Daniel is a key contributor to the site. Also, he is moderator of the Pacific Wrecks Forum, and a Pacific Ghosts team member.
At about age 10 I became interested in Second World War aviation after hearing stories from an uncle who served with the RAAF and trained in Canada as part of the Empire Air Training Scheme. Although more interested in the European Theatre, the seed had been sown - I tried getting my hands on as many books and plastic models as I could.
After thoroughly going through web sites regarding wrecks in the UK I managed to stumble across the Pacific Wrecks site, and became extremely interested in a wreck located not too far from my home in Albury - that of Beaufort A9-228 near Eskdale. I first visited the site with my family in November 2000 and was immediately hooked.
From there, I almost instantly forgot details of Messerschmitts and Focke-Wulfs, and concentrated more on Mitsubishis and Nakajimas. Discovering details of the war so close to home that was never taught to me in school, I became obsessed with the war in New Guinea and began collaborating with Justin Taylan on an almost daily basis.
In August and September 2001 I travelled to Queensland - again with my family - and in the end it seemed we were visiting more old airfields, wreck sites and museums than the usual 'touristy' places (much to the disappointment of my step-mother and step-sister). These travels were effectively the 'dress rehersal' for what I hoped would be almost a career in travelling historic sites.
I moved to Canberra in 2004 mainly to be closer to the Australian War Memorial and the National Archives of Australia so that research could be done quite quickly. In 2005 I began volunteer work in the Australian War Memorial's Online Gallery until other work commitments took over.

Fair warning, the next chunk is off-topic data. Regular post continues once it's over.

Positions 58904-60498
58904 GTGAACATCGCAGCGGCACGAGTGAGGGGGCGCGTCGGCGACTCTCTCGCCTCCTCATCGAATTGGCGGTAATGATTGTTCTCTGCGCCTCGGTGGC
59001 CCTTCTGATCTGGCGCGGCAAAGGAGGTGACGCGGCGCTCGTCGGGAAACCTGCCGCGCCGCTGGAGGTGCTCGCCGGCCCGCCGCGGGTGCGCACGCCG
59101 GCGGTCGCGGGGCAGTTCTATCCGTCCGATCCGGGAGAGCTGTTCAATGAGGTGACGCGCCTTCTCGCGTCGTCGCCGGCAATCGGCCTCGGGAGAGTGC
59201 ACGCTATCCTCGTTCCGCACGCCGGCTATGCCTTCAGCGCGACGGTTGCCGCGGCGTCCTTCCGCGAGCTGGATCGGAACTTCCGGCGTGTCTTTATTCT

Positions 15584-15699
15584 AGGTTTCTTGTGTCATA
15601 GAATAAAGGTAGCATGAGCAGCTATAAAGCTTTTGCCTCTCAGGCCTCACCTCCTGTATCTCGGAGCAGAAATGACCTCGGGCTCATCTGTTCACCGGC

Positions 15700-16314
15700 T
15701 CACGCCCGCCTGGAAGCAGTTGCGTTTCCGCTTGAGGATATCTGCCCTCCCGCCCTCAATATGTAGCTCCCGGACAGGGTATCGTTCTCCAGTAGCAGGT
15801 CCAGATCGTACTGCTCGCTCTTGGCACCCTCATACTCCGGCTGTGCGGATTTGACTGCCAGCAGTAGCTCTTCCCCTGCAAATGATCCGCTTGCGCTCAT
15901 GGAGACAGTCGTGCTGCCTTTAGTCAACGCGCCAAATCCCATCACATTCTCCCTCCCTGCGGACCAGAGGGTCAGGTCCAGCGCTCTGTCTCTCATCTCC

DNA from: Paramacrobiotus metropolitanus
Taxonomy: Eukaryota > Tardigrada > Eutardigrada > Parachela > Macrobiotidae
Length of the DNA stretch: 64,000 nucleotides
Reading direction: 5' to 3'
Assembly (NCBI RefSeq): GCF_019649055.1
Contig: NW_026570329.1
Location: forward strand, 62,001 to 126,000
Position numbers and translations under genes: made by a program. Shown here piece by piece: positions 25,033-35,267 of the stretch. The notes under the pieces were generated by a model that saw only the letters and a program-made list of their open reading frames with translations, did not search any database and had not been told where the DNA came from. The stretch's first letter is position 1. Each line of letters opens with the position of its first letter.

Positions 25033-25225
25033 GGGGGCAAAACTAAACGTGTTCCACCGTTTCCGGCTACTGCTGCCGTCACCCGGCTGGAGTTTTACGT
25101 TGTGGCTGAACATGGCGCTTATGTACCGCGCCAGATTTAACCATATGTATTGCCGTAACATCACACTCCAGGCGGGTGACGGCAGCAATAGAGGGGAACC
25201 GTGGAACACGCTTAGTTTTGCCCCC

My first trip to Papua New Guinea finally came in August 2005. After learning that a distant uncle (Pte Roy John Schmidt) was killed along the Sanananda Track in January 1943, I just had to visit that area. Although only in the area for 2 days, I immediately fell in love with the people and the country around the Buna-Gona-Sanananda beachhead. This resulted in a return to PNG in 2006, with over a week spent in the Sanananda area visiting as many sites as possible.
After graduating from Charles Sturt University with a Bachelor degree in Information Technology, I began cataloguing aircraft losses and documents in various databases. This eventually turned into the Project PRIAM database of Pacific MIA cases which went live in 2006.
Also being interested in family history, I'm searching for information regarding family members who served in the Australian Military:
* Roy John Schmidt (KIA January 1943, Sanananda)
* Hector Richard Hore (Killed November 1943, C-47 41-18648)
* Roy Henry Schulz (POW, Singapore/Malaya)
* Charles Schulz (POW, Singapore/Malaya)
* Thomas William Miller (WWI, 24 Battalion AIF)
By day I now work for Telstra in Canberra, though continue to research the RAAF and Pacific MIA cases when I can. This research will ultimately mean a return to Papua New Guinea (before the end of 2010) with the aim of searching for some of the 300 or so MIAs from the Buna-Gona -Sanananda battles of 1942-43. Plans for other trips to Japan, Vietnam, Korea and Malaysia as well as other sites in Australia are also in the works.